You are on page 1of 1

Wouldn’t it be good to use the latest technology in old equipment?

One of the problems with living in a modern, fast changing world is that things can rapidly become In order to achieve balanced seal faces, the competitor cartridge sleeve has to
out of date and can no longer be configured to work with “the latest technology”. incorporate a step. This means that the radial space of the equipment must be
large enough to accommodate the rotary component seal and a stepped car-

(10mm - 12mm)
In a consumer world, such as the audio industry, it is a minor inconvenience to the user that the

0.375"- 0.500"
tridge sleeve. In the case of a dual seal, two steps in the cartridge sleeve mean
latest MP3 player will not play his/her beloved vinyl records. However, in the industrial world, the an even larger inboard rotary component seal.
problem is much more than a “minor inconvenience”.

Industrial capital equipment can cost many tens of thousands of £/$/€ and plant-wide rotating Since the major seal manufacturers cannot fit “stepped” seal face technology onto
equipment can cost multi-millions £/$/€. It is not uncommon for processing plants to be operating a cartridge and into 0.500”(12mm) radial space as found on mature assets, they
equipment originally purchased in the 1970s or earlier, because it is not commercially viable to elect to offer different cartridge technology, which has not passed the rigorous
keep replacing it with “newer models”. endorsement and emission criteria of the API682 qualification test program.
Vinyl Record Player (1971) API 610 Fifth Edition 1971
Unfortunately, this mature equipment was designed to suit the seal technology commercially avail- AESSEAL® took a different approach when it created it’s CAPITM (Cartridge API)
able at the time. In the 1970s and 1980s single spring component seals and/or shaft packing were range. This range of API682 qualified mechanical seals, both pusher and bellows,
often employed to seal many industrial applications, therefore rotating equipment was designed was designed with specific consideration for both new and old equipment.

(10mm - 12mm)
0.375"- 0.500"
with stuffing box chambers with a 0.500” or 0.625” (10mm or 12mm) cross sectional space.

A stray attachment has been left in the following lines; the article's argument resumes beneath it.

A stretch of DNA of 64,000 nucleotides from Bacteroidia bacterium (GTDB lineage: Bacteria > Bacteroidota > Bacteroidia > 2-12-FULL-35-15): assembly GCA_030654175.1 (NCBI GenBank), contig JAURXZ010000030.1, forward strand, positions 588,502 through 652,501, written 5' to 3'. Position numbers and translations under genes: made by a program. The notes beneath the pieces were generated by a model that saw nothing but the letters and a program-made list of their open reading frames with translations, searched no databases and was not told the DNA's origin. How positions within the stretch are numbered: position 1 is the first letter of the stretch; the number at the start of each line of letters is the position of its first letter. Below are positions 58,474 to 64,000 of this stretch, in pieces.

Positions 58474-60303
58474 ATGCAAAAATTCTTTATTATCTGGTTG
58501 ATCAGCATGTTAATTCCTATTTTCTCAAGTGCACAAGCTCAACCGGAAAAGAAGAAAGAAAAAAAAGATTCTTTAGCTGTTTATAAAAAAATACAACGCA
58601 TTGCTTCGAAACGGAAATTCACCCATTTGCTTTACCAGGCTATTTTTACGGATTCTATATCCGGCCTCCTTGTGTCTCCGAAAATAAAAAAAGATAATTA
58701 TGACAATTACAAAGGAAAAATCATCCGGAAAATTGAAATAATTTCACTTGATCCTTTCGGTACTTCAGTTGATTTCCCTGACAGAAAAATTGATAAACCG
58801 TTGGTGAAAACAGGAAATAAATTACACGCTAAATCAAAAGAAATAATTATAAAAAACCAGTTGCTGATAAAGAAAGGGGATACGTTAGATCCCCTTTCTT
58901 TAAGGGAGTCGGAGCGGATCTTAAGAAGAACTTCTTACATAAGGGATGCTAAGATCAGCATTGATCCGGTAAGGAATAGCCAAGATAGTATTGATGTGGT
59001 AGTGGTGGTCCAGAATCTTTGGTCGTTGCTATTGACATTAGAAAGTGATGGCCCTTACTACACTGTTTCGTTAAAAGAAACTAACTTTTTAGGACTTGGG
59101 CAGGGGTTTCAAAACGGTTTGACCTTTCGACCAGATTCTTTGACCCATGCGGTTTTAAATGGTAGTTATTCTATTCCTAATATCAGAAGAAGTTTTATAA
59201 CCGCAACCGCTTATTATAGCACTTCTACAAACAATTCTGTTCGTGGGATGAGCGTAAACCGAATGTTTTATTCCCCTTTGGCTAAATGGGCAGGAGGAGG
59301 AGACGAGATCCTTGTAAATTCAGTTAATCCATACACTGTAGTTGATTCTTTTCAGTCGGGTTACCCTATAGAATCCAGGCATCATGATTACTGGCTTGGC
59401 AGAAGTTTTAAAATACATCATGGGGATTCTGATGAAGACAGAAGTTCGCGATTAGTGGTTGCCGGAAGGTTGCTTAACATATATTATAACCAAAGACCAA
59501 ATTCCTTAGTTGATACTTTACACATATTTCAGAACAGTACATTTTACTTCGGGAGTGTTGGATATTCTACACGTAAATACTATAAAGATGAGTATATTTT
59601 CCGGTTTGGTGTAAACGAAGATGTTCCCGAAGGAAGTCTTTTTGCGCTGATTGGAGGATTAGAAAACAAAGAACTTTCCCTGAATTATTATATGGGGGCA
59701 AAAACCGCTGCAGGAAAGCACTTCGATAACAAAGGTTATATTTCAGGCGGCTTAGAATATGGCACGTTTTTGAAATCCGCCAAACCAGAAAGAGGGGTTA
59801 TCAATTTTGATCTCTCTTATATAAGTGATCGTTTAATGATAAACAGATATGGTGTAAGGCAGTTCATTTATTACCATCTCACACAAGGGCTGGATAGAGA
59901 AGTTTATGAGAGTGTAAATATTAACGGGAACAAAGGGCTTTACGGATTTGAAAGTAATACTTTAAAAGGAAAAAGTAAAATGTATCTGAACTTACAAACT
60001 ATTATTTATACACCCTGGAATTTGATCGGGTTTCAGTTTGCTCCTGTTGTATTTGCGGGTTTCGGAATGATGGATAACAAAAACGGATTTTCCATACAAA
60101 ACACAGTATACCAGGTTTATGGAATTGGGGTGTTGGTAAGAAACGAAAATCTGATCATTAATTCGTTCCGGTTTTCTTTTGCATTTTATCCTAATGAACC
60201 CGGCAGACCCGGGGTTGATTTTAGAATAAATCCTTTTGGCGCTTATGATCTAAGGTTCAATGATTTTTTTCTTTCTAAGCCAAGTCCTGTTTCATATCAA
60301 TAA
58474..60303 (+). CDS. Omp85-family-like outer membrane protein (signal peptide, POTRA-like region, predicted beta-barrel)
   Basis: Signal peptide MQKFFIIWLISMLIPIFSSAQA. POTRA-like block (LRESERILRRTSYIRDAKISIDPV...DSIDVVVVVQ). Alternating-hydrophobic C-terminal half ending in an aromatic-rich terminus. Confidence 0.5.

The CAPITM range has the same qualified seal face technology for API610
API610 is considered by many as the premium standard for Ed10 pumps as well as the API610 Ed5 pumps, and ALL the pump specifi-
the design and construction of centrifugal pumps. It cation variants in-between spanning more than four decades.
is interesting to note how the seal chamber space in
this specification has changed through the years.
API610 Ed8-10
As the latest API610 Ed10 specification dictates a seal
Cassette Deck (1981) chamber design with a large radial clearance for opti- API 610 Sixth Edition 1981
mum seal life, practically all major mechanical seal man-
ufacturers have designed and tested their latest API682

(19mm - 32mm)
mechanical seal technologies for such spaces.

0.750"- 1.250"
API Standard 610 - Sixth Edition
API Standard 610 - Tenth Edition
This offers little benefit to the plant engineer or rotating

equipment engineer responsible for meeting environmental legislation with his/her mature equip-
ment, as the “big seals” will not fit into the “small spaces” of the equipment.
Some seal manufacturers therefore offer totally different and unqualified seal technology for old
equipment compared to that for new equipment. Why?
API610 Ed7
Portable CD Player (1989) Why should today’s plant engineers not have “best sealing technology” that is API682 qualified, for API 610 Seventh Edition 1989
his/her mature, 1970s and 1980s equipment? After all, he/she still needs to meet today’s environ-

mental emissions guidelines. Why do some seal manufacturers expect plant engineers to pay tens

(25mm - 35mm)
of thousands of £/$/€ to upgrade their equipment (and be grateful at the same time) in order to use

1.00"- 1.375"
the seal suppliers latest qualified seal technology?

In order to comment on these issues we must understand why some seal manufacturers cannot Identical API682
use their qualified technology in mature equipment. Qualified Seal API610 Ed6
Best practice guidelines, such as API682, promote the use of hydraulically balanced cartridge

mechanical seals, as these are more robust for installation and in realizing this, practically ALL
major mechanical seal manufacturers elected to screw a “component seal” onto a cartridge sleeve,
MP3 Player (2004) as shown below. AESSEAL CAPI-TXSTM API 610 Eigth Edition 1995
API 610 Ninth Edition 2003
This means that mature equipment, designed in the 1970s and 1980s in any API 610 Tenth Edition 2004
industry sector can be retrofitted with 21st century, API682 qualification tested
seal face technology, without the need for equipment modification.
This has clear benefits for the engineers responsible for making plant equipment conform to local
and government emission criteria, whilst at the same time operating in the real world with a finite
capital budget.
The AESSEAL CAPI-TXSTM (Thin Cross Section) range comprises of API682 cartridge single and
dual seals, which use qualification tested API682 technology. As such, AESSEAL® is believed to be
the only major global mechanical seal supplier that provides the end user with a viable alternative
to the very costly and time consuming pump modification or replacement option.
Competitor API682 Single & Dual seal Configuration.

Related Interests